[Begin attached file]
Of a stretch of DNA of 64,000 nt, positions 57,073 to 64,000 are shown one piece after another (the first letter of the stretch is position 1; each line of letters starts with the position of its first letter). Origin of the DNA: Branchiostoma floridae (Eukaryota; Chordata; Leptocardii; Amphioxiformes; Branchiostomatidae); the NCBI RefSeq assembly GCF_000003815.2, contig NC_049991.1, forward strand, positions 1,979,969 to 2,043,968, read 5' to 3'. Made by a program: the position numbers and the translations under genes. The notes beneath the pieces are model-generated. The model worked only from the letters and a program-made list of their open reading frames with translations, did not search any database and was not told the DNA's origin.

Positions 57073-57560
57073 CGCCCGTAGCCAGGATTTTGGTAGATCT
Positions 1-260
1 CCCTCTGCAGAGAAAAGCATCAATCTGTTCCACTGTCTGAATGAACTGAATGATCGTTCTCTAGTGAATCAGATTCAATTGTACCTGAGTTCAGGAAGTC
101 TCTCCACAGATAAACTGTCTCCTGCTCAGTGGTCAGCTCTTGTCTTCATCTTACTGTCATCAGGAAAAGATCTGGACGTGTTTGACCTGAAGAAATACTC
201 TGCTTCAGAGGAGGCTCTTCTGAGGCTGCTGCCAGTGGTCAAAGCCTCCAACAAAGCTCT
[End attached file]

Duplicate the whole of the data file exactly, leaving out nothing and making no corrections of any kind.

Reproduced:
Of a stretch of DNA of 64,000 nt, positions 57,073 to 64,000 are shown one piece after another (the first letter of the stretch is position 1; each line of letters starts with the position of its first letter). Origin of the DNA: Branchiostoma floridae (Eukaryota; Chordata; Leptocardii; Amphioxiformes; Branchiostomatidae); the NCBI RefSeq assembly GCF_000003815.2, contig NC_049991.1, forward strand, positions 1,979,969 to 2,043,968, read 5' to 3'. Made by a program: the position numbers and the translations under genes. The notes beneath the pieces are model-generated. The model worked only from the letters and a program-made list of their open reading frames with translations, did not search any database and was not told the DNA's origin.

Positions 57073-57560
57073 CGCCCGTAGCCAGGATTTTGGTAGATCT
Positions 1-260
1 CCCTCTGCAGAGAAAAGCATCAATCTGTTCCACTGTCTGAATGAACTGAATGATCGTTCTCTAGTGAATCAGATTCAATTGTACCTGAGTTCAGGAAGTC
101 TCTCCACAGATAAACTGTCTCCTGCTCAGTGGTCAGCTCTTGTCTTCATCTTACTGTCATCAGGAAAAGATCTGGACGTGTTTGACCTGAAGAAATACTC
201 TGCTTCAGAGGAGGCTCTTCTGAGGCTGCTGCCAGTGGTCAAAGCCTCCAACAAAGCTCT